3. Clients with high search costs

In this case, the cost occurs when it is difficult to find information to find a good product or a good service. When it is difficult to obtain data or it is costly, the client remains tied to the company that currently offers said product.

Currently this barrier has lost a certain level of importance, because the use of the internet has helped the customer to be informed easily and cheaply. The information available in these media allows anyone to have access to reliable information that was previously only available to specialists, giving consumers power over companies.

Expenses for change of supplier

We can talk about three main types of expenses when a captive client is given. Thus, the costs that a captive customer could incur in changing providers are:

  • Direct costs: When the relationship requires permits, regulations, deliveries at specific points, technical requirements, among others. This implies that you have to invest in administrative and operational processes for the proper functioning of the process. If there is a change of supplier, it implies that the company has to make higher expenses or the production and efficient marketing process is jeopardized.
  • Indirect costs: To produce or use a product you have to have a prior learning process and that learning is evolving and improving. If we change providers, we must start learning from scratch.
  • Intangible costs: are expenses that result from maintaining relationships between people, customs and the way of working. For this reason, it discourages companies from making modifications or changes, since if they do, they must incur costs to achieve it.

Some of these new processes require new technology, so the change and start learning again can be very expensive for the company. For these reasons it is very difficult for a captive customer to want to change providers.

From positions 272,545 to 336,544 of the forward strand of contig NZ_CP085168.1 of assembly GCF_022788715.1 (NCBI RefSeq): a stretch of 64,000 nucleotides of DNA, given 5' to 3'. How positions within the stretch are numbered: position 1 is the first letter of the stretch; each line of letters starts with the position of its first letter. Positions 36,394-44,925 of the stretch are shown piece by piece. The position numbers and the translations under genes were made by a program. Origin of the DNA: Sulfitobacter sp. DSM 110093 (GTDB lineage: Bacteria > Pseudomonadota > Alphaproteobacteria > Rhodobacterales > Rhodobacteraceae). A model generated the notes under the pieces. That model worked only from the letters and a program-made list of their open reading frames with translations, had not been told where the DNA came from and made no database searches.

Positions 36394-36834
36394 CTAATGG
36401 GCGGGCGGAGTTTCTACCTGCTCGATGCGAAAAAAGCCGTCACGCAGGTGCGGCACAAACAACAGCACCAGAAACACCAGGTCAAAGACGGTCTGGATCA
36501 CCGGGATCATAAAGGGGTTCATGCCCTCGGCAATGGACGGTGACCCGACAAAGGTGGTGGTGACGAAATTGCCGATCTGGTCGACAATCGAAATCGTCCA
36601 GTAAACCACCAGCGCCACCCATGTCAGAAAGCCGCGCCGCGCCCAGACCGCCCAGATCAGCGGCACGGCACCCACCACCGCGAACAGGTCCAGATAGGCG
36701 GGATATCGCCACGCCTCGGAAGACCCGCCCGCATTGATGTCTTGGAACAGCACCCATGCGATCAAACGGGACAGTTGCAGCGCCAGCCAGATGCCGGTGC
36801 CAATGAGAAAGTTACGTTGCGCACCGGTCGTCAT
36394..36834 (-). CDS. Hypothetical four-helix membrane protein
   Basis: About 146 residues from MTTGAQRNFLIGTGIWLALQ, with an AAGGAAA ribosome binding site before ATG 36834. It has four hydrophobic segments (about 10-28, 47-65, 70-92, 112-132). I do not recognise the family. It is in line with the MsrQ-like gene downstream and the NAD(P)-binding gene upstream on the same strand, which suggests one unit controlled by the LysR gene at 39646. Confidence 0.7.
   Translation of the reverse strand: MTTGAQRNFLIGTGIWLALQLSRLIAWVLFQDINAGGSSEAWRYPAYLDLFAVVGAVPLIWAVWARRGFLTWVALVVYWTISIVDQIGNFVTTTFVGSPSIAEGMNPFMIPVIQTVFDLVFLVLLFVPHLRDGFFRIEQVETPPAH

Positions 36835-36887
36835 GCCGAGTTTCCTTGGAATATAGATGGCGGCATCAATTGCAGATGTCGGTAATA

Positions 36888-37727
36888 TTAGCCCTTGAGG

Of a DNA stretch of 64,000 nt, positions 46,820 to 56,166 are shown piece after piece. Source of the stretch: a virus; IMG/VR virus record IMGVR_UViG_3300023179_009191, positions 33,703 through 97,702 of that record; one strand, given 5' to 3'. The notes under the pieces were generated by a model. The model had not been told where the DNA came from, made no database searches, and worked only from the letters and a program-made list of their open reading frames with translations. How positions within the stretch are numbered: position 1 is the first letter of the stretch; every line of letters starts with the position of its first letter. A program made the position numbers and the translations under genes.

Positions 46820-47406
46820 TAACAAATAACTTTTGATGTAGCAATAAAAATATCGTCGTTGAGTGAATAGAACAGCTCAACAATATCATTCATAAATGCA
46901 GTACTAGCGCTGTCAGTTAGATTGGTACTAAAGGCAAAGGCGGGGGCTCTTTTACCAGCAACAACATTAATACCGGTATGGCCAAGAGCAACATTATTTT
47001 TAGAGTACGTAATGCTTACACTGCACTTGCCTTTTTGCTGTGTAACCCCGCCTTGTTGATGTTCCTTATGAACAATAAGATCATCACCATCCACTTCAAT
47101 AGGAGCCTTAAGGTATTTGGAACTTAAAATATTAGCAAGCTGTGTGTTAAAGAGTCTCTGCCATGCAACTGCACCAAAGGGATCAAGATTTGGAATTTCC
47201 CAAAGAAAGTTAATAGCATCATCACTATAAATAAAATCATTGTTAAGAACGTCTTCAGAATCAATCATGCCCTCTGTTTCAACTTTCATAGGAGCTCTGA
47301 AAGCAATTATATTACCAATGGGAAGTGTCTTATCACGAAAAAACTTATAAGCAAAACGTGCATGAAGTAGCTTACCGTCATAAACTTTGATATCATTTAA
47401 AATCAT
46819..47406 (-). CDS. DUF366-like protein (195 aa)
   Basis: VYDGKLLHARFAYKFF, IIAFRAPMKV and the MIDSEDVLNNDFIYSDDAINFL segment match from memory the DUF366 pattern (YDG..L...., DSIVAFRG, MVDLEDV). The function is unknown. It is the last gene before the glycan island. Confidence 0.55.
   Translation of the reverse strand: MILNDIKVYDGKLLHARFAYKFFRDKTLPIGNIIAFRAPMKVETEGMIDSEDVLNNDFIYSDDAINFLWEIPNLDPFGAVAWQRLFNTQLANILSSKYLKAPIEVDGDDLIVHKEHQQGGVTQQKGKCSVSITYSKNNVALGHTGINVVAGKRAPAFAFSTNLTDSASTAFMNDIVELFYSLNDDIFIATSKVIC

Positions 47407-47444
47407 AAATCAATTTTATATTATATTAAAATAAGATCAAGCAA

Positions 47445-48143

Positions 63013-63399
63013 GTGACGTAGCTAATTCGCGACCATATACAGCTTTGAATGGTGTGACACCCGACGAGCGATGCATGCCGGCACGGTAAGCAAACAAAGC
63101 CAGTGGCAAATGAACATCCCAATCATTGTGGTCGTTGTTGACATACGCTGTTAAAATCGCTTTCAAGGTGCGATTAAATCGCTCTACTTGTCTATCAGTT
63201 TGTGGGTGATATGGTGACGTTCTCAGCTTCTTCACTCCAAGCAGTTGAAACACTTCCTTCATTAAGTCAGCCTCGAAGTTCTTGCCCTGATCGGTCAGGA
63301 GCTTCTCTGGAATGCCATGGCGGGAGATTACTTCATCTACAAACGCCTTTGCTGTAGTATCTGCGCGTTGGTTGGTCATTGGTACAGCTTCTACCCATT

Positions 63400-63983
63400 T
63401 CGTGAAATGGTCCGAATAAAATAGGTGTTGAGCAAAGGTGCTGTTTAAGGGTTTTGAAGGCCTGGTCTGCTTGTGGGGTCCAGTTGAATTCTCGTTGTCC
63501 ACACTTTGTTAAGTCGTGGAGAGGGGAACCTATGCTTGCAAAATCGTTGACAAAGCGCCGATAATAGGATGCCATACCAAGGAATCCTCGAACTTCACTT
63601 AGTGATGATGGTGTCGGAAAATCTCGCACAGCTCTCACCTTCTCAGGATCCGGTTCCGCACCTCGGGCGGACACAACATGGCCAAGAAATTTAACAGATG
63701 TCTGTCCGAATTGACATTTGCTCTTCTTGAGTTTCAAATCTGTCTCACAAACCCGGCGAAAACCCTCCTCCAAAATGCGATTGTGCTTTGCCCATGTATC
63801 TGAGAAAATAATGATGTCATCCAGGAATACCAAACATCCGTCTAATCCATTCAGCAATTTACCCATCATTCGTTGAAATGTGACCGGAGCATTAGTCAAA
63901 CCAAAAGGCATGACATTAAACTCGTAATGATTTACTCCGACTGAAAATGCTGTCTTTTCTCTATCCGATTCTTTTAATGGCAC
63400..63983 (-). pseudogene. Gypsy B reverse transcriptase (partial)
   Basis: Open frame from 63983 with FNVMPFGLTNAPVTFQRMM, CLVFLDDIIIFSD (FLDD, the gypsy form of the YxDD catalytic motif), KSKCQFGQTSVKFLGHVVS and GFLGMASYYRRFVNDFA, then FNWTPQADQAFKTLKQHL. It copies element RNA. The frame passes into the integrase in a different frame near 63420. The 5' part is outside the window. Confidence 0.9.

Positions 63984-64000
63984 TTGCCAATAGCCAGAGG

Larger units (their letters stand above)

In order to incentivize and motivate these clients, it is necessary to continually update them on the good or service offered. The purpose is to give them variables that make them different from the competition, and the more differentiated their products are, the better for the company, because differentiation can be used as an entry barrier to competitors.

When the captive customer is not a company, but a consumer, it also represents expenses for changing the product. When changing product, the consumer has to learn the operating mechanism and how to use the new acquisition; as well as becoming familiar with a new brand.

In these cases, stimuli such as points accumulation programs, discounts or any other type of benefit can also be used that allows the connection between the consumer and the company to continue to be maintained.

In conclusion, if a company wants to keep captive customers it is always necessary to maintain a constant innovation process; thus adding value and differentiation to the products, so that your customers remain satisfied and continue to be loyal.

The loyalty of these customers with the company is produced by the benefits that the customer or consumer finds in the products such as quality, price and the convenience of acquiring them.

Customer types